Two defendants accused of killing a duck from the Central Alabama Community College pond in Alexander City were granted youthful offender status Monday.
Jacob Thomas Frye of Cartersville, Georgia and Thomas Grant of Wetumpka were CACC students when authorities said the pair took the duck during a party thrown by CACC students. Attorneys for the two had previously filed motions seeking youthful offender status for Frye and Grant. Fifth Judicial Circuit District Attorney Jeremy Duerr explained to Fifth Judicial Circuit Court Judge Steve Perryman he has strongly opposed to the defendants receiving the status.
“The ducks are kind of like mascots,” Duerr said. “People go to the pond to feed them all the time. I go with my child to feed the ducks.”
In addition to the public nature of the ducks, Duerr said the crime of aggravated cruelty to animals committed by Frye and Grant was especially brutal. Law enforcement at the time of the arrests said the pair used a baseball bat on the duck. Although the assault did not kill the duck, it left it in dire need of help.
“It’s a series of a few events; ultimately the duck was found in a bag in the woods the next day still alive,” Duerr said. “The suffering of the animal was great. The injuries were so bad the vet had to put it down.”
CACC spokesperson Brett Pritchard said in June school administrators were aware of the incident.
“It was reported to the college that there was an incident involving students and a duck,” Pritchard said in a statement. “The incident was reported to have taken place off campus and was reported to local law enforcement for follow up.”
Pritchard said the school took action.
“The students are no longer enrolled at CACC,” he said.
Pritchard said CACC employs off-duty Alexander City police officers for campus security.
Aggravated cruelty to animals is a Class C felony for which Frye and Grant could have faced a prison sentence of one to 10 years.
Youthful offender can be granted to a person under 21 years of age at the time they allegedly committed a criminal offense. When a person is granted youthful offender by a judge, this designation has several benefits, some of them substantial.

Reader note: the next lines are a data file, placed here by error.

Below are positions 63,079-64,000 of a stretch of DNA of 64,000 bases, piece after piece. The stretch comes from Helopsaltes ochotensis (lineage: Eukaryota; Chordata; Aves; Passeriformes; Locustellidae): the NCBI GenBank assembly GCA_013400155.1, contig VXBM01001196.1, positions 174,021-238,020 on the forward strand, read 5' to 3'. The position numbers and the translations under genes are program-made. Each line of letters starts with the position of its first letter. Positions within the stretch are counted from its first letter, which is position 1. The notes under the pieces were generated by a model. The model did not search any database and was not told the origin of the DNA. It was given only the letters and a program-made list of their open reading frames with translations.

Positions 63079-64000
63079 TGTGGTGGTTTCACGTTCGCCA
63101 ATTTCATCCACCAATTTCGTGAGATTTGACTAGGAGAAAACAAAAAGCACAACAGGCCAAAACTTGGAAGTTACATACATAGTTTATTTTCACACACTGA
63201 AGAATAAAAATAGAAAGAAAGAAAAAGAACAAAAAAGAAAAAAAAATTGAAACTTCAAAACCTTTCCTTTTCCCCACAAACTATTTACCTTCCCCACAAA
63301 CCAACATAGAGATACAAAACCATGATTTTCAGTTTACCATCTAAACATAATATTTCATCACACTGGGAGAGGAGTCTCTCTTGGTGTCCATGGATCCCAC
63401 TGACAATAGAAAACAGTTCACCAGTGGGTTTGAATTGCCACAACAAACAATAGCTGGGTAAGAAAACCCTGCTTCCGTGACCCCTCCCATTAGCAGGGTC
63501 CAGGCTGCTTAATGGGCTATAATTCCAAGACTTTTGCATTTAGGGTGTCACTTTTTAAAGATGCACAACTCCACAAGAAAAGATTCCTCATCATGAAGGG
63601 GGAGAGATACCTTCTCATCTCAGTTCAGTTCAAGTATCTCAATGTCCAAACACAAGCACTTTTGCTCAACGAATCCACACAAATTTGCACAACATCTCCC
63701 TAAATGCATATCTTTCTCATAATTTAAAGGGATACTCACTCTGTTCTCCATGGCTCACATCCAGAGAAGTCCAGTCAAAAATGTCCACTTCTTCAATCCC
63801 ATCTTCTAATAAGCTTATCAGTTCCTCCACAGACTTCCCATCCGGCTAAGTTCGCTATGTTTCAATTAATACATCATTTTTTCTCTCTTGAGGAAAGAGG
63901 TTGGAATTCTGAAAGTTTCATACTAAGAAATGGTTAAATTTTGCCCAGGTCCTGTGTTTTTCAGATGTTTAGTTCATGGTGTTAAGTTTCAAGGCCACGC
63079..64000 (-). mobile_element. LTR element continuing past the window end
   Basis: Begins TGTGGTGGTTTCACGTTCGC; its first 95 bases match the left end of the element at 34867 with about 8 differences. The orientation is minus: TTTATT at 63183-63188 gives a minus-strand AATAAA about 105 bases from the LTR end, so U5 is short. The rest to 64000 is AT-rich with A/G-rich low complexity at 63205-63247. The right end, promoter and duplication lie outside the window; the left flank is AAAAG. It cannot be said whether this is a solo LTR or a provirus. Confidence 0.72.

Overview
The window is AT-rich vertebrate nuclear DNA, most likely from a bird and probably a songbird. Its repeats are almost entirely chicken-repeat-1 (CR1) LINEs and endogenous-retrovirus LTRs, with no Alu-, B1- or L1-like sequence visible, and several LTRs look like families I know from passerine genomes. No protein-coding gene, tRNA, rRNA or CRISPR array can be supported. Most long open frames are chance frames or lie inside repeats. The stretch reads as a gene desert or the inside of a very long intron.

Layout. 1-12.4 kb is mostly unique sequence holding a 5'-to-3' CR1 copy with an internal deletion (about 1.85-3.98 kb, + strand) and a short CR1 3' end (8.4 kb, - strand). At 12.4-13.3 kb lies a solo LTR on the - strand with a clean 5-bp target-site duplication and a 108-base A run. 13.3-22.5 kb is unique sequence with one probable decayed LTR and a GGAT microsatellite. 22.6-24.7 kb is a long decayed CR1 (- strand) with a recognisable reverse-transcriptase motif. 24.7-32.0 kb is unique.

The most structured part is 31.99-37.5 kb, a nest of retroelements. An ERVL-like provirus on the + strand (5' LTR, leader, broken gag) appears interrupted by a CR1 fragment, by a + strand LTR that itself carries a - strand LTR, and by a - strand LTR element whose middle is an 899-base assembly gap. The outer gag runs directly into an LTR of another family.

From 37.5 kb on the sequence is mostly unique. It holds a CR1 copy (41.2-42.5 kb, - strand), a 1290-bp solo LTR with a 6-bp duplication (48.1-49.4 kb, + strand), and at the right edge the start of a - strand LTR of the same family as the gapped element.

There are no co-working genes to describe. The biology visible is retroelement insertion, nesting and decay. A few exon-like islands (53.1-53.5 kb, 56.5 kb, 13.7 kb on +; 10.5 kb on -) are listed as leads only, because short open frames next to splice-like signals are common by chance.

First if the offense is a felony, youthful offender drastically reduces the range of punishment in the case to a maximum sentence of three years. Even for a Class C felony a youthful offender designation reduces the maximum time of incarceration from 10 years to three years.
The granting of youthful offender has the effect of sealing the record of the case. Any record of the charge, arrest and court proceedings are made off limits and are not accessible to anyone not involved in the case. This can be important as a young person embarks on his or her life and applies for jobs or educational opportunities.
Tallapoosa Publishers Inc. obtained the information involved in the case before Frye and Grant were granted youthful offender status while they were treated as adults.
The charge will not show up on their records as convictions, but instead the court will treat it as an adjudication and none of the usual effects of a conviction will apply. A person adjudicated as a youthful offender will not be deprived of his or her civil rights such as the right to vote or the right to carry a firearm.
The trade-off is that in order to be treated as a youthful offender, a person forfeits his or her right to a trial by jury and any trial would be before a judge only in a proceeding that is closed to the public.